Even as more students enroll in college and earn degrees, inequalities in U.S. higher education opportunity are increasing.

That finding is in a new report, “Indicators of Higher Education Equity in the United States—2019 Historical Trend Report,” from the Pell Institute for the Study of Opportunity in Higher Education and the Alliance for Higher Education and Democracy at the University of Pennsylvania (PennAHEAD). The organizations share a mission “to foster a U.S. higher education system in which all citizens, regardless of family backgrounds, have the opportunity to develop their talents and capacity to fully participate in a democratic society.”

Laura Perna, director of PennAHEAD, and Margaret Cahalan, director of the Pell Institute, joined me on Episode 16 of the Lumina Foundation’s podcast “Today’s Students/Tomorrow’s Talent” to talk about the report.

Their research found that:

  • Family income increasingly determines whether and where students go to college, and if they will graduate. Black bachelor’s degree recipients have the highest borrowing rates (85 percent) and the highest average amount borrowed ($34,000).
  • Families continue to take on more of the costs of their students’ higher education. In 2017, parents and students were responsible for 48 percent of higher education expenditures, up from around 33 percent from 1975 to 1981. State and local sources accounted for just 42 percent of higher education expenditures in 2017, down from 58 in 1975.
  • Where students go to college is important. Lower-income students are more likely to attend for-profit, community colleges, or less-selective four-year institutions, and their numbers are relatively unchanged over the past 20 years at selective institutions.

Perna notes that while the costs of college continue to rise, family income has remained largely stagnant and the availability and amount of Pell grants has continued to fall. In the mid-1970s, Pell grants covered two-thirds of the average college cost. By 2017, the maximum grant—$6,000—covered only 25 percent.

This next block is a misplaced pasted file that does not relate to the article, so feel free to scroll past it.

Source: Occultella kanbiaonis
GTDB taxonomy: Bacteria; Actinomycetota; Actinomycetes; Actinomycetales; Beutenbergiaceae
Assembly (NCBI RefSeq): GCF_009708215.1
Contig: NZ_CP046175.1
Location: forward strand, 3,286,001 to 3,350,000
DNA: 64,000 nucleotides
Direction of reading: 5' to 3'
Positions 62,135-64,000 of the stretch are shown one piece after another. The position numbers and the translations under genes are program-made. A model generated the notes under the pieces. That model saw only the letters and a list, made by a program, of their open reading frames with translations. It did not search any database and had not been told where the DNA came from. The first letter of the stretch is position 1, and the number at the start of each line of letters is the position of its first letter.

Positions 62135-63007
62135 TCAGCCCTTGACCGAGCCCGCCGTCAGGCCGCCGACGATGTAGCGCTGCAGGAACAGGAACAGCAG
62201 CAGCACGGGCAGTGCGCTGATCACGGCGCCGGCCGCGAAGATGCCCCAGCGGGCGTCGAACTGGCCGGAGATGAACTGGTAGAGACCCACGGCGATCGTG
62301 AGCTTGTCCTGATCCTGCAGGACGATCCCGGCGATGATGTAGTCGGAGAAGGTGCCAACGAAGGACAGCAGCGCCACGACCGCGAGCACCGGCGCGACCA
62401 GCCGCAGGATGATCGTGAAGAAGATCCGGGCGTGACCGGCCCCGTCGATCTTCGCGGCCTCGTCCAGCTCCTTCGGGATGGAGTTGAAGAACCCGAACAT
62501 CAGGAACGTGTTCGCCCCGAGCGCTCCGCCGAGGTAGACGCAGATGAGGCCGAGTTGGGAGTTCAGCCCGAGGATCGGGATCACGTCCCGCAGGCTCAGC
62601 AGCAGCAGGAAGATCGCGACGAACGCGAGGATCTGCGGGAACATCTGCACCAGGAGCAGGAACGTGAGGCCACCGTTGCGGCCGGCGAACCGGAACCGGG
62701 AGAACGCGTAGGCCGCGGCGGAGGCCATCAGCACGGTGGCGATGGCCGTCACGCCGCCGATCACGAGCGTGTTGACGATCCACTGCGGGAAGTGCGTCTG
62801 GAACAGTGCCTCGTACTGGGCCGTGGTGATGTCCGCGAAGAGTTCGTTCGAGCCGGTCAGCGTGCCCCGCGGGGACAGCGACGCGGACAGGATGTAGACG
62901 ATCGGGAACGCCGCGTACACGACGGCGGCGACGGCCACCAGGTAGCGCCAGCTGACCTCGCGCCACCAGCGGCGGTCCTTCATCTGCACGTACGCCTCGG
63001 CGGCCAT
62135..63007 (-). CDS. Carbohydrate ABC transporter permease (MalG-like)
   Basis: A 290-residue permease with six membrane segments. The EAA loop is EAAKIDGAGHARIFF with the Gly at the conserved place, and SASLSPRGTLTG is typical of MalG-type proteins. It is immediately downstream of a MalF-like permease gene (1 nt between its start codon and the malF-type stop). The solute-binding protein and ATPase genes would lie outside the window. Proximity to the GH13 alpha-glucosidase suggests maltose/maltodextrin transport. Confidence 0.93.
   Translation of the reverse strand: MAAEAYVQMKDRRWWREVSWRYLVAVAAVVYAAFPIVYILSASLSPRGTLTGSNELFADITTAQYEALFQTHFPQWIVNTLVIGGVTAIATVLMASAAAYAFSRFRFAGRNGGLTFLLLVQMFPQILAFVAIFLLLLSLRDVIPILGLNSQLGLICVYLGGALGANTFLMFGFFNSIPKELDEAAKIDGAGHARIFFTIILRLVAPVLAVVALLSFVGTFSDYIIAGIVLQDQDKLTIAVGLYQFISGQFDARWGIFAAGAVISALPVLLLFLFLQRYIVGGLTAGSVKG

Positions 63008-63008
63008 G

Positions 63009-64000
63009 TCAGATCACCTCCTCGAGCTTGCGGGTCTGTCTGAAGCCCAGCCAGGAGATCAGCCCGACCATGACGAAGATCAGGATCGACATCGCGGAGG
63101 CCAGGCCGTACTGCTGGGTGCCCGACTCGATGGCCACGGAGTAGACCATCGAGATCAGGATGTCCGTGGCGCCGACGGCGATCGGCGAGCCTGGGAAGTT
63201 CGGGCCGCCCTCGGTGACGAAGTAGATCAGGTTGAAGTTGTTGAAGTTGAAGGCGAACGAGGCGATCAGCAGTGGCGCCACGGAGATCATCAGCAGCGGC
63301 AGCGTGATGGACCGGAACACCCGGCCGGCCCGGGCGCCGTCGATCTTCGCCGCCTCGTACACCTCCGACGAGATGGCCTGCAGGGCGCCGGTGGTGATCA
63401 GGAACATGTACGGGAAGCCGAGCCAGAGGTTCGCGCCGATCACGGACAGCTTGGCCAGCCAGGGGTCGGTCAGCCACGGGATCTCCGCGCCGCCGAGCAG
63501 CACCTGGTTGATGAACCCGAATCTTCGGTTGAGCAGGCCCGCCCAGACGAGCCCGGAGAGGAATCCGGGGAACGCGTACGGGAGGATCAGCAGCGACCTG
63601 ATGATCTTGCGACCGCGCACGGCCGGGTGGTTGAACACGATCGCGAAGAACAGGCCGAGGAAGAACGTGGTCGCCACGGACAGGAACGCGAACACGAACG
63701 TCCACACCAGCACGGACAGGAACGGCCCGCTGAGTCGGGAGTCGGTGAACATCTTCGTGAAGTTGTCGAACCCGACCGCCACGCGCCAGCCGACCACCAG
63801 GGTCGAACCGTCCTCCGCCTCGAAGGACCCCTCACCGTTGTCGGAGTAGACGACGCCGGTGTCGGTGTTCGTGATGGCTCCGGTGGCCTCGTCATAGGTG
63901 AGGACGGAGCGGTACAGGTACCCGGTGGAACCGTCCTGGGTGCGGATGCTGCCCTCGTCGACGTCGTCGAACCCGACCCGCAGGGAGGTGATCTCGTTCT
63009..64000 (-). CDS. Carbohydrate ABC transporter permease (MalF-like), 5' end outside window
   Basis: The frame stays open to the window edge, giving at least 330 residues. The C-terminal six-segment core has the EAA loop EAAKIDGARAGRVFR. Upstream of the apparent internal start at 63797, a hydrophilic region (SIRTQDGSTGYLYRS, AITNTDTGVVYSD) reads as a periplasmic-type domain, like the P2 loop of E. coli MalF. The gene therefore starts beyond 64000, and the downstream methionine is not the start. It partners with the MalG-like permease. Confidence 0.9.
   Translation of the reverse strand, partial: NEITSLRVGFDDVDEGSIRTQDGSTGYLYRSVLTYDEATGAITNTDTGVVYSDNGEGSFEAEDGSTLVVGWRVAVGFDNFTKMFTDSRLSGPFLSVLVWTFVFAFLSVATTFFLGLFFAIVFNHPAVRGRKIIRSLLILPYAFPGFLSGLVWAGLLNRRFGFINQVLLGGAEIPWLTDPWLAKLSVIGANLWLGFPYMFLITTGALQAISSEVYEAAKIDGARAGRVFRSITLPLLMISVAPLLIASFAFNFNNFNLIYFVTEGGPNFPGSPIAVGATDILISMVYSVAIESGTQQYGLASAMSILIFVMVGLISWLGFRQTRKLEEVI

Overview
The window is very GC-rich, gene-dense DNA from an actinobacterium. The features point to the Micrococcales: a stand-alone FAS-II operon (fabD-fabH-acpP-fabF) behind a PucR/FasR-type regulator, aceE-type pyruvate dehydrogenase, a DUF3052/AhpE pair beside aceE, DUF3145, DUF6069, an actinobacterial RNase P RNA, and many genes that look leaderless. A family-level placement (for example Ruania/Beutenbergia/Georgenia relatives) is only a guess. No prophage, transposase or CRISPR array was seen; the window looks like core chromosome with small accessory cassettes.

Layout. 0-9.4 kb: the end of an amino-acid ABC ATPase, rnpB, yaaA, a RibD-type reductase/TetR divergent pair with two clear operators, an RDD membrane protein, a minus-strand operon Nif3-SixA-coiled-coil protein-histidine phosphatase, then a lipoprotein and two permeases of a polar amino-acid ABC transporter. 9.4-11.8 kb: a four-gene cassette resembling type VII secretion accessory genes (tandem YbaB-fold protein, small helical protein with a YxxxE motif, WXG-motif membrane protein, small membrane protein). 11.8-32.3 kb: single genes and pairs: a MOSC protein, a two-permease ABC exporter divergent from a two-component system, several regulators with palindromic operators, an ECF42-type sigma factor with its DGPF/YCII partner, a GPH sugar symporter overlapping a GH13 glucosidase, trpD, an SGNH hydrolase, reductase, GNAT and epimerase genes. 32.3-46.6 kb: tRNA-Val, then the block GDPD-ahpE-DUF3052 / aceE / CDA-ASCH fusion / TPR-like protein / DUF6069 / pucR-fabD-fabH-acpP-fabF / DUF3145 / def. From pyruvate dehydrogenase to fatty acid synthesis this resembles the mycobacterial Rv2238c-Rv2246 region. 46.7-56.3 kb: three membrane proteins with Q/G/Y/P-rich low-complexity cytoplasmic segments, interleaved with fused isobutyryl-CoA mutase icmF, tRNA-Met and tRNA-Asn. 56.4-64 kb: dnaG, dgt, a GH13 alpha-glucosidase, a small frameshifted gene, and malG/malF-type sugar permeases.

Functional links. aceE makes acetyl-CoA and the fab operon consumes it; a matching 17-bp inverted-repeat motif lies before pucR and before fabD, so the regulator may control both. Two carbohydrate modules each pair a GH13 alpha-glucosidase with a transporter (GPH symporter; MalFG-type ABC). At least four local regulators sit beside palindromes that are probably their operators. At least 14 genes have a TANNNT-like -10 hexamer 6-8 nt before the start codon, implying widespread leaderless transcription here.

One of the results: Borrowing rates and amounts borrowed are higher for Black students than for students in other racial and ethnic groups.

“We have some really worrisome things going on when it comes to figuring out who gets the opportunity to go to college,” she says.

The federal government now provides $28 billion for Pell grants, serving 7.7 million students a year. Cahalan says when the grants were introduced, Congress imagined they would cover two-thirds to three-quarters of students’ costs. Since then, it’s been a steady decline. Today, to meet the expectation that Congress had, the maximum grant would have to be $16,000 a year.

That could be done with an infusion of $50 billion in the program. Cahalan says that’s eminently doable. Quoting Martin Luther King, she says, “it’s really a question of will and not of resources.”

Look at the defense budget, she says, which increased from $600 billion to $900 billion from 2016–2019. “That’s 32 times what we spend per year on the Pell grant program,” she adds.

The question is, Cahalan says, “Do we want to educate young people, or do we want to have the situation that we have right now?”

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